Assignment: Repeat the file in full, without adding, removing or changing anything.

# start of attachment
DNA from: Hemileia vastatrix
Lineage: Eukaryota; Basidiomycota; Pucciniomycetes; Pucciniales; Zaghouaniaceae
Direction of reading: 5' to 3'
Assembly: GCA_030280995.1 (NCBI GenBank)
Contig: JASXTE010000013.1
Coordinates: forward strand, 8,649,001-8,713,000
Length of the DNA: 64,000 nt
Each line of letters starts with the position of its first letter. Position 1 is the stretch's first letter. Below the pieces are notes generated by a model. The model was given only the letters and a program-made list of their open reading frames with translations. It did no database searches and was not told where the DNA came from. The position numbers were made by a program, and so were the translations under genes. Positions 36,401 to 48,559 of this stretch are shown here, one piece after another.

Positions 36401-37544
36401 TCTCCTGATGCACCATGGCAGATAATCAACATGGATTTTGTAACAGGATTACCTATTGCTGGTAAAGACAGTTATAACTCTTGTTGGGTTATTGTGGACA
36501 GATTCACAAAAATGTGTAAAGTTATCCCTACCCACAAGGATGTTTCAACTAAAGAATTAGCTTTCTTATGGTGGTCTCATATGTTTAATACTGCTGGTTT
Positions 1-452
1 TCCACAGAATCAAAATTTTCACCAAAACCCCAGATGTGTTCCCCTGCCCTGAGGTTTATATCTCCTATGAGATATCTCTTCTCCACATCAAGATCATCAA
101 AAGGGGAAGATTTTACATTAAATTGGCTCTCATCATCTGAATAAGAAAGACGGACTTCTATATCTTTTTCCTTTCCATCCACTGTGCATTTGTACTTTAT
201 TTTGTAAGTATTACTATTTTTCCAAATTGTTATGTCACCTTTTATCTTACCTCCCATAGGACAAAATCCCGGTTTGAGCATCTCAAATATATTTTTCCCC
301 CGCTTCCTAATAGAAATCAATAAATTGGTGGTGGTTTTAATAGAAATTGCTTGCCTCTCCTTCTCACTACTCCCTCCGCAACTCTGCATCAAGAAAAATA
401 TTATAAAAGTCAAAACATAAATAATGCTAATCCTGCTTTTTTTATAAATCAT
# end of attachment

DNA from: Hemileia vastatrix
Lineage: Eukaryota; Basidiomycota; Pucciniomycetes; Pucciniales; Zaghouaniaceae
Direction of reading: 5' to 3'
Assembly: GCA_030280995.1 (NCBI GenBank)
Contig: JASXTE010000013.1
Coordinates: forward strand, 8,649,001-8,713,000
Length of the DNA: 64,000 nt
Each line of letters starts with the position of its first letter. Position 1 is the stretch's first letter. Below the pieces are notes generated by a model. The model was given only the letters and a program-made list of their open reading frames with translations. It did no database searches and was not told where the DNA came from. The position numbers were made by a program, and so were the translations under genes. Positions 36,401 to 48,559 of this stretch are shown here, one piece after another.

Positions 36401-37544
36401 TCTCCTGATGCACCATGGCAGATAATCAACATGGATTTTGTAACAGGATTACCTATTGCTGGTAAAGACAGTTATAACTCTTGTTGGGTTATTGTGGACA
36501 GATTCACAAAAATGTGTAAAGTTATCCCTACCCACAAGGATGTTTCAACTAAAGAATTAGCTTTCTTATGGTGGTCTCATATGTTTAATACTGCTGGTTT
Positions 1-452
1 TCCACAGAATCAAAATTTTCACCAAAACCCCAGATGTGTTCCCCTGCCCTGAGGTTTATATCTCCTATGAGATATCTCTTCTCCACATCAAGATCATCAA
101 AAGGGGAAGATTTTACATTAAATTGGCTCTCATCATCTGAATAAGAAAGACGGACTTCTATATCTTTTTCCTTTCCATCCACTGTGCATTTGTACTTTAT
201 TTTGTAAGTATTACTATTTTTCCAAATTGTTATGTCACCTTTTATCTTACCTCCCATAGGACAAAATCCCGGTTTGAGCATCTCAAATATATTTTTCCCC
301 CGCTTCCTAATAGAAATCAATAAATTGGTGGTGGTTTTAATAGAAATTGCTTGCCTCTCCTTCTCACTACTCCCTCCGCAACTCTGCATCAAGAAAAATA
401 TTATAAAAGTCAAAACATAAATAATGCTAATCCTGCTTTTTTTATAAATCAT